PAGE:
Off topic: The Beginner's Guide to Karneval
Thread poster: xxxIanW
Local time: 05:56
German to English
While sorting out some old files recently, I stumbled upon an article which I wrote four years ago for the (now defunct) international company newsletter of the (now also defunct) market research company in which I was sleeping at the time. Given that it’s all happening this week, I thought I’d share my discontent with a wider audience …
The Beginner's Guide to Karneval
In Cologne, Karneval has been dubbed die fünfte Jahrezeit – the fifth season. This is a difficult cultural concept to grasp, particularly for those of us brought up in places where distinguishable seasons are a hazy myth. From a market researcher's point of view, the principal days of Karneval are pretty thin pickings: agencies are invariably closed, few interviewers are willing to work, and those who do are likely to get laughed at, belched at and have Karneval songs sung down the phone at them. Questionnaires carried out during Karneval are strictly designed to screen out respondents wearing silly hats or cats' whiskers, since their responses, though representative, can hardly be said to be constructive.
The proceedings kick off at eleven minutes past eleven on the eleventh of November, which, by a staggering coincidence, is the eleventh month of the year. Crowds pour into the Alter Markt – the old marketplace – all decked out in colourful costumes: witches, ghosts and bewildered tourists being particular favourites. Tradition has it that, on a pedestal in florid costume, there should be a Prince, a Farmer and a Virgin to head the proceedings. However, in recent times, these often prove too difficult to locate, and the Prince is forced to perform the ceremony on his own.
February is when Karneval truly takes over. The street parade begins on Weiberfastnacht, when the women of the city take control and prowl the streets armed with pairs of evil-looking scissors, with which they are licensed to cut off any ties that the male population may be wearing. Following last year's fiasco, steps have been taken to ensure that the Cologne Male Nudist Association and the Militant Feminists no longer march next to each other in the parade.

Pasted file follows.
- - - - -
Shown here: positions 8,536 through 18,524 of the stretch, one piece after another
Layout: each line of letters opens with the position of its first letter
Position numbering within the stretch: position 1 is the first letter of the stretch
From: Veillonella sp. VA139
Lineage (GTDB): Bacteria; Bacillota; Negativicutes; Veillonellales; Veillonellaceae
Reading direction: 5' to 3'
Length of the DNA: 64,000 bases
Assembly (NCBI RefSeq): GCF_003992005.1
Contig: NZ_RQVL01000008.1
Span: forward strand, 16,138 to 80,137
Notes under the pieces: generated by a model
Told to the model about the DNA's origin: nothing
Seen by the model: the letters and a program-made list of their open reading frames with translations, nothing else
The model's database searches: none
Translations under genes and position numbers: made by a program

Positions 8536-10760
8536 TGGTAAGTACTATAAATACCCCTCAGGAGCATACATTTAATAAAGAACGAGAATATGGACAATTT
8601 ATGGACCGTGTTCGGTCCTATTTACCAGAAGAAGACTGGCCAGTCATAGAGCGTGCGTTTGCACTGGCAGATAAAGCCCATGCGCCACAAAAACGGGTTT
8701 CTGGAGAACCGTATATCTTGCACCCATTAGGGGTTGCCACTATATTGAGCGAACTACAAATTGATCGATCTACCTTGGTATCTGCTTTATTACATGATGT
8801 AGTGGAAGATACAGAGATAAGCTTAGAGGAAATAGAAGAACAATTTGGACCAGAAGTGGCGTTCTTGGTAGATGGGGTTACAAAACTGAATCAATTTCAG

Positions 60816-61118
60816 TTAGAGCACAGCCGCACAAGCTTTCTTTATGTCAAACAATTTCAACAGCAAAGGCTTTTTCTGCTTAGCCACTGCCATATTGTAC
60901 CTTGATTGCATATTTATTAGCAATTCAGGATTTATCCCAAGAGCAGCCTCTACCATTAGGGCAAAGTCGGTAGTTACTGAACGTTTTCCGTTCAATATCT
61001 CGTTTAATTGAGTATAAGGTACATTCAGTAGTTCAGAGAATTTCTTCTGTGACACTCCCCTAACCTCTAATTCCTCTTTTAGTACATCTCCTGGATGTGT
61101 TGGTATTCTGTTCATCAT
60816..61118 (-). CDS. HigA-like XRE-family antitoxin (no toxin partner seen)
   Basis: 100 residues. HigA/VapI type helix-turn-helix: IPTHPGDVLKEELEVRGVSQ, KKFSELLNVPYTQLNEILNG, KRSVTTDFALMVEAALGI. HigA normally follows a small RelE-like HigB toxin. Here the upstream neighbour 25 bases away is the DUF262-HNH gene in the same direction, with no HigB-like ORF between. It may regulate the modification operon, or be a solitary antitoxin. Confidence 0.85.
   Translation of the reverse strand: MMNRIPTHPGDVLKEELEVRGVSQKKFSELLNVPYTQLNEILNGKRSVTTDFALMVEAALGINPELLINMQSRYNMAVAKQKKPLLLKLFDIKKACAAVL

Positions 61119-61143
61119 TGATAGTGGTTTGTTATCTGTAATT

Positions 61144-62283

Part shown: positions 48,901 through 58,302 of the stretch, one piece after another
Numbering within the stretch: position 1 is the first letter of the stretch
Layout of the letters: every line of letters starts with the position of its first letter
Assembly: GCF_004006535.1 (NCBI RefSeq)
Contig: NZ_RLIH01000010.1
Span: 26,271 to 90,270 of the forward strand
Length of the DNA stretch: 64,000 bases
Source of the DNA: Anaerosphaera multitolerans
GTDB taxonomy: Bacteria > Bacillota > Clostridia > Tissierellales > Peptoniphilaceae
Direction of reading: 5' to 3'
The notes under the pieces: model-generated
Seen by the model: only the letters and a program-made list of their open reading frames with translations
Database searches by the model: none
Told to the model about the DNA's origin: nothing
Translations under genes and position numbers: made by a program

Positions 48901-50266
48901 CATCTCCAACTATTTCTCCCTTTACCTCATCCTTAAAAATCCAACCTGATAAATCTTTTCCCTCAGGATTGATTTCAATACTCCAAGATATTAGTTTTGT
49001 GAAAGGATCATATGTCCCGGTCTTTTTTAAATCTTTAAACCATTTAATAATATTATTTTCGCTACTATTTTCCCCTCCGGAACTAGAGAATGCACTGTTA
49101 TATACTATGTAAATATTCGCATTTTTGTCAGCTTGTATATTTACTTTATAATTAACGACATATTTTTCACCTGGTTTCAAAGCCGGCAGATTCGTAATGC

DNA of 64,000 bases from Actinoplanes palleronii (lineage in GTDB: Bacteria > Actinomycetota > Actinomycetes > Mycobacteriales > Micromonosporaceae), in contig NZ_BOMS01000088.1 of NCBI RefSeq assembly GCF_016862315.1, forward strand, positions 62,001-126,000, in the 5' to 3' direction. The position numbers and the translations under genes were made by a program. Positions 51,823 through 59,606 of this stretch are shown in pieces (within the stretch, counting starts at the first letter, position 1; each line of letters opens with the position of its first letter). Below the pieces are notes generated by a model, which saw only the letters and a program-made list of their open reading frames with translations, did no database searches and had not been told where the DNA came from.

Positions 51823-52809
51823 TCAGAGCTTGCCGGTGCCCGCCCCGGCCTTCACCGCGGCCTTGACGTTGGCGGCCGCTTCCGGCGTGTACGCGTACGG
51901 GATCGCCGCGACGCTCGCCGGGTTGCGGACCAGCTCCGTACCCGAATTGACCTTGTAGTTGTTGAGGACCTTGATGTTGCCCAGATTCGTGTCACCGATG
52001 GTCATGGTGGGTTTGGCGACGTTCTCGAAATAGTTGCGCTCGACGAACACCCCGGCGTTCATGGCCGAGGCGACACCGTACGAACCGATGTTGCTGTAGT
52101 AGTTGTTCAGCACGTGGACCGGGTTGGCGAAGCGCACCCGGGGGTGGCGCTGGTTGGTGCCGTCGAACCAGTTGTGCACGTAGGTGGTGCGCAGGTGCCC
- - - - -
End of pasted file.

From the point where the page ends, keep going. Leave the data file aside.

Those who have experienced Karneval and are still willing to live in Cologne insist that, if the following advice is adhered to, one can still emerge with the will to live. Firstly, avoid Kölsch beer: it is deceptively light and refreshing, but side effects include a tendency to lapse into the local dialect, to launch into a belching rendition of Kölle Alaaf or to lynch anyone you see drinking Altbier – the preferred tipple of arch-rivals Düsseldorf. Secondly, steer clear of Karneval music, if there is music in hell, it's probably called "Kumm loß mer danze".
Of course, if circumstances permit, the best option is to leave the country – Karneval is boom-time for travel agencies, with many flight offers out of Cologne, mostly one-way. Antarctica, being about as far away from the Kölner Dom as one can get, is an increasingly popular destination, and is chiefly populated by refugees from Karneval, Munich's Oktoberfest and the Fleadh Ceoil in County Mayo. Alternatively, there is the hibernation method, favoured by Managing Directors of English market research companies, whereby you lock yourself away with a computer, a telephone and a pile of Friends videos.
Personally, though, I’d recommend dressing up in a gorilla costume, dancing up and down the aisles of the U-Bahn and pushing custard-pies into shocked faces. Or better still, wait till Karneval is over – you'd be surprised how much more fun it is.
[Edited at 2004-02-15 17:26]
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The Beginner's Guide to Karneval
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